Analysis of Salmonella spp. with resistance to extended-spectrum cephalosporins and fluoroquinolones isolated in North America and Latin America: report from the SENTRY Antimicrobial Surveillance Program (1997-2004)

Diagn Microbiol Infect Dis. 2006 Jan;54(1):13-21. doi: 10.1016/j.diagmicrobio.2005.06.013. Epub 2005 Nov 14.


Emerging antimicrobial-resistant Salmonella spp. requires increased efforts to appropriately test susceptibility. The SENTRY Antimicrobial Surveillance Program monitored Salmonella spp. and detected nalidixic acid-resistant strains with elevated fluoroquinolone minimum inhibitory concentration (MIC) results and strains with extended-spectrum beta-lactamase (ESBL) "phenotypes" over the last 8 years. A total of 786 stool and bloodstream isolates from North American and Latin American medical centers (2001-2003) were tested by reference broth microdilution methods. Genetic analysis was used to further characterize the resistance mechanisms. Twenty-one sites forwarded 89 (11.3%) nalidixic acid-resistant (MIC, > or =32 microg/mL) strains. Nineteen of these isolates were studied to determine mutations in the quinolone resistance-determining region (QRDR). Among the nalidixic acid-resistant Salmonella spp. isolates, fluoroquinolone MIC values were also elevated (8- to 32-fold) compared with "wild-type" strains. Ciprofloxacin and gatifloxacin (MIC(90), 0.5 microg/mL) were more potent than levofloxacin and garenoxacin (1 microg/mL) against nalidixic acid-resistant strains. Single gyrA mutations were responsible for elevated fluoroquinolone MIC values and included D87Y (5), S83F (7), D87N (5), and S83Y (2). During 2001, 9 sites contributed 11 (2.9%) strains that met ESBL screening criteria (> or =2 microg/mL) for aztreonam or ceftazidime or ceftriaxone. ESBL confirmation was evaluated by Etest (AB BIODISK, Solna, Sweden) ESBL strips and the enzymes were characterized by polymerase chain reaction and gene sequencing. The ESBL phenotype isolates had the following MIC patterns: ceftazidime (> or =16 microg/mL), aztreonam (4 to >16 microg/mL), and ceftriaxone (8-32 microg/mL). All strains were susceptible to cefepime, carbapenems, gentamicin, and fluoroquinolones. No strains were inhibited by clavulanic acid consistent with all isolates producing the identified CMY-2, AmpC-like enzyme. Fluoroquinolones may be compromised among isolates with QRDR mutations detected using nalidixic acid as a screening agent. Salmonella spp. with ESBL phenotypes were likely to harbor CMY-2 (not an ESBL) and remain susceptible to cefepime, carbapenems, and fluoroquinolones, which can be used for serious invasive Salmonella spp. infections. Compared with the stool culture isolates, the blood culture isolates had higher QRDR mutations, but remained susceptible to the fluoroquinolones. The blood culture isolates were more susceptible to penicillins (ampicillin and ticarcillin) and not significantly different for ceftriaxone or trimethoprim/sulfamethoxazole susceptibility patterns. No QRDR trends over time were detected in North America, but increased resistance was observed in Latin America.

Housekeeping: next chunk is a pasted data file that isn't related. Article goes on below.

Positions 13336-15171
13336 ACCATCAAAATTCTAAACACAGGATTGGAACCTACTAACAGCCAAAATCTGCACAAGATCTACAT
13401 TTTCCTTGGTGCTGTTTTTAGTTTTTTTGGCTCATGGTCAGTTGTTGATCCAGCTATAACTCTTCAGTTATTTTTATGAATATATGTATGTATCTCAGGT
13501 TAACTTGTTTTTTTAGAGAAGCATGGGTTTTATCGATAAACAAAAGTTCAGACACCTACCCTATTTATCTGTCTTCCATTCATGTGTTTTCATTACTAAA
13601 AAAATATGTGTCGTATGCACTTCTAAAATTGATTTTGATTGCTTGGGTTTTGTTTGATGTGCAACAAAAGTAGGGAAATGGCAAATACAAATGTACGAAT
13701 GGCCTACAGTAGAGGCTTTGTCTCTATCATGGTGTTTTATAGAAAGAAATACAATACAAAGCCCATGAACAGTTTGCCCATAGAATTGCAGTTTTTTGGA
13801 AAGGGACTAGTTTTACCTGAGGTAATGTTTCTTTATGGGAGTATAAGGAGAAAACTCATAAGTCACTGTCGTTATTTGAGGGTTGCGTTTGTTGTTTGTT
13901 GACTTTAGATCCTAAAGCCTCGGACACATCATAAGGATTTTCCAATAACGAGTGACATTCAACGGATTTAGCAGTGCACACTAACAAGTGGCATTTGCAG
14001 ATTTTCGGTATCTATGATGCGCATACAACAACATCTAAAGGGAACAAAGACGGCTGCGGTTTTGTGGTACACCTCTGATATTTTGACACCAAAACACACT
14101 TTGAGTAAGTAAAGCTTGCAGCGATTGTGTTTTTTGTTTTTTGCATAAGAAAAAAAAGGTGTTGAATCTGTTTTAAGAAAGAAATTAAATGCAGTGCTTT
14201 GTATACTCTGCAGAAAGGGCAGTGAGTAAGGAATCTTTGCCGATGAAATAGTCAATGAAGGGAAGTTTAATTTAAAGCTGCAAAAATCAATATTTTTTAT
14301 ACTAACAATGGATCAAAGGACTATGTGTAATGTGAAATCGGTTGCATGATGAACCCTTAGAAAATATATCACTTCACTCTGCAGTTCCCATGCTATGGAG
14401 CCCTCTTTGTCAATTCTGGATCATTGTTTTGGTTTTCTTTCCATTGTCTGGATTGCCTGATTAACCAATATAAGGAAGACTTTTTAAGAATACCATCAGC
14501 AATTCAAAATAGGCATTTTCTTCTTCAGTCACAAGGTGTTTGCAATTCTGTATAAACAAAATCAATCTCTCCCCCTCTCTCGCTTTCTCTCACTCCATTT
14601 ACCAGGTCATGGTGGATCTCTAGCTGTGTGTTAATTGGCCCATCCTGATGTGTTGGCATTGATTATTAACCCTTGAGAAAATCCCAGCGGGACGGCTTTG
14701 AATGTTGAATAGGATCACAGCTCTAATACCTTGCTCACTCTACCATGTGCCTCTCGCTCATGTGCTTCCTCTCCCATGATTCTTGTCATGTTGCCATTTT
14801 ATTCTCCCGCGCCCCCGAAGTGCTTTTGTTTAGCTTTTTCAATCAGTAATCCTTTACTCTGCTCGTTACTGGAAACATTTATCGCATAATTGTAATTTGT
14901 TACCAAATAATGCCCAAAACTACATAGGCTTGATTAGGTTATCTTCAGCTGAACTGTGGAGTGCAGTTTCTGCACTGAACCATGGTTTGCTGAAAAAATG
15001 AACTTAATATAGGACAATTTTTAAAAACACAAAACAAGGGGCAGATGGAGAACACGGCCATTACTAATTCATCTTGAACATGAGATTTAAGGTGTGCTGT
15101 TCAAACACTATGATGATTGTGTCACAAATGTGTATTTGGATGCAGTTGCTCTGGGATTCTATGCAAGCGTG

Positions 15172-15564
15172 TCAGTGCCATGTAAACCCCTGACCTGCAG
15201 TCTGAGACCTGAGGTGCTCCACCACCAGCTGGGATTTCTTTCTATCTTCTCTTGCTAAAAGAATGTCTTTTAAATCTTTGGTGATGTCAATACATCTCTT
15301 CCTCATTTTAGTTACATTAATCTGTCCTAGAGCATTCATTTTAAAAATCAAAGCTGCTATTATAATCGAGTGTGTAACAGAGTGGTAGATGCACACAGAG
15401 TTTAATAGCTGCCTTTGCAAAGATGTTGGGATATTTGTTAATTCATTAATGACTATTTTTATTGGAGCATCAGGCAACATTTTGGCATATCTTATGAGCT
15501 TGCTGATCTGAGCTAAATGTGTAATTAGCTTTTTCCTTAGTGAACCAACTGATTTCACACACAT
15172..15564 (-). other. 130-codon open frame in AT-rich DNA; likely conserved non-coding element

Publication types

  • Research Support, Non-U.S. Gov't

MeSH terms

  • Anti-Bacterial Agents / pharmacology*
  • Cephalosporins / pharmacology*
  • Drug Resistance, Multiple, Bacterial*
  • Fluoroquinolones / pharmacology*
  • Latin America / epidemiology
  • Microbial Sensitivity Tests
  • North America / epidemiology
  • Salmonella / drug effects*
  • Salmonella / enzymology
  • Salmonella / isolation & purification
  • Salmonella Infections / epidemiology*
  • Salmonella Infections / microbiology
  • Sentinel Surveillance


  • Anti-Bacterial Agents
  • Cephalosporins
  • Fluoroquinolones